Potomac Sewage Flow Being Monitored
Source: 
AP

Investigators sought clues to a the sewage spill yesterday, and at least one Potomac River community took steps to safeguard its drinking water against the millions of gallons of waste heading downstream.
For the third straight day, municipal wastewater passed through Hagerstown's sewage treatment plant and into Antietam Creek, a Potomac tributary, without being subjected to microbial action that normally kills the dangerous germs in raw sewage. The plant processes as much as 5.7 million gallons of wastewater daily. The biological process was stopped Saturday by an unidentified chemical substance that was poured, dumped or accidentally released into the sewer system, officials said.
The substance, which contained the common solvent toluene, killed the microbes. It might have come from an industrial user or, in a less likely scenario, been poured down a manhole, said Donald Barton, the plant superintendent.
He said more testing is needed to identify the chemical substance, but "it isn't something we would normally see in domestic waste."
The plant is growing new microbes. In the meantime, it may start treating the wastewater today with chlorine, a substitute disinfectant, until the microbial action resumes, Barton said. The wastewater will be dechlorinated before it is released, he said.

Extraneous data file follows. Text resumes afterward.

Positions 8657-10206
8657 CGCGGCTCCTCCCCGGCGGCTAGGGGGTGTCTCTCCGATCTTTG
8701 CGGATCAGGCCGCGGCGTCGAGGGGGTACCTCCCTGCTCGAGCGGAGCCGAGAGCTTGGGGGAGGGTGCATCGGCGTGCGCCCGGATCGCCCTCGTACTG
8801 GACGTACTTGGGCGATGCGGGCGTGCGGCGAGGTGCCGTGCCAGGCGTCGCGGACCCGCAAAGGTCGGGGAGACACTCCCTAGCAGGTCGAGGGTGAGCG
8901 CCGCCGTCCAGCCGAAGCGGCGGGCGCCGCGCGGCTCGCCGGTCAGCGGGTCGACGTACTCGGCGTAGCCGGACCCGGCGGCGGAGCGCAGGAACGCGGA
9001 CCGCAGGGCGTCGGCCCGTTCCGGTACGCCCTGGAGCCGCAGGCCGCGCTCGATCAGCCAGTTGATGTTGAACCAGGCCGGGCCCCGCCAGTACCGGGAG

The plant has continued treating the wastewater with a primary step that removes solids. The effluent being discharged into the stream yesterday was clear but foamy and did not have a noticeable odor.
Officials said it could be tomorrow before the contamination plume reaches Brunswick, the first sizable downstream community currently relying on the Potomac for drinking water. The river also supplies water to the District and many of its suburbs.
State environmental regulators said the wastewater will be highly diluted and pose no threat by the time it reaches the intake pipe for Brunswick's 6,200 water users.
Maryland Department of the Environment spokesman Richard McIntire said the contamination did not appear to be bothering or harming waterfowl.
There were no signs of any fish kills, either, state Department of Natural Resources spokesman John Surrick said.

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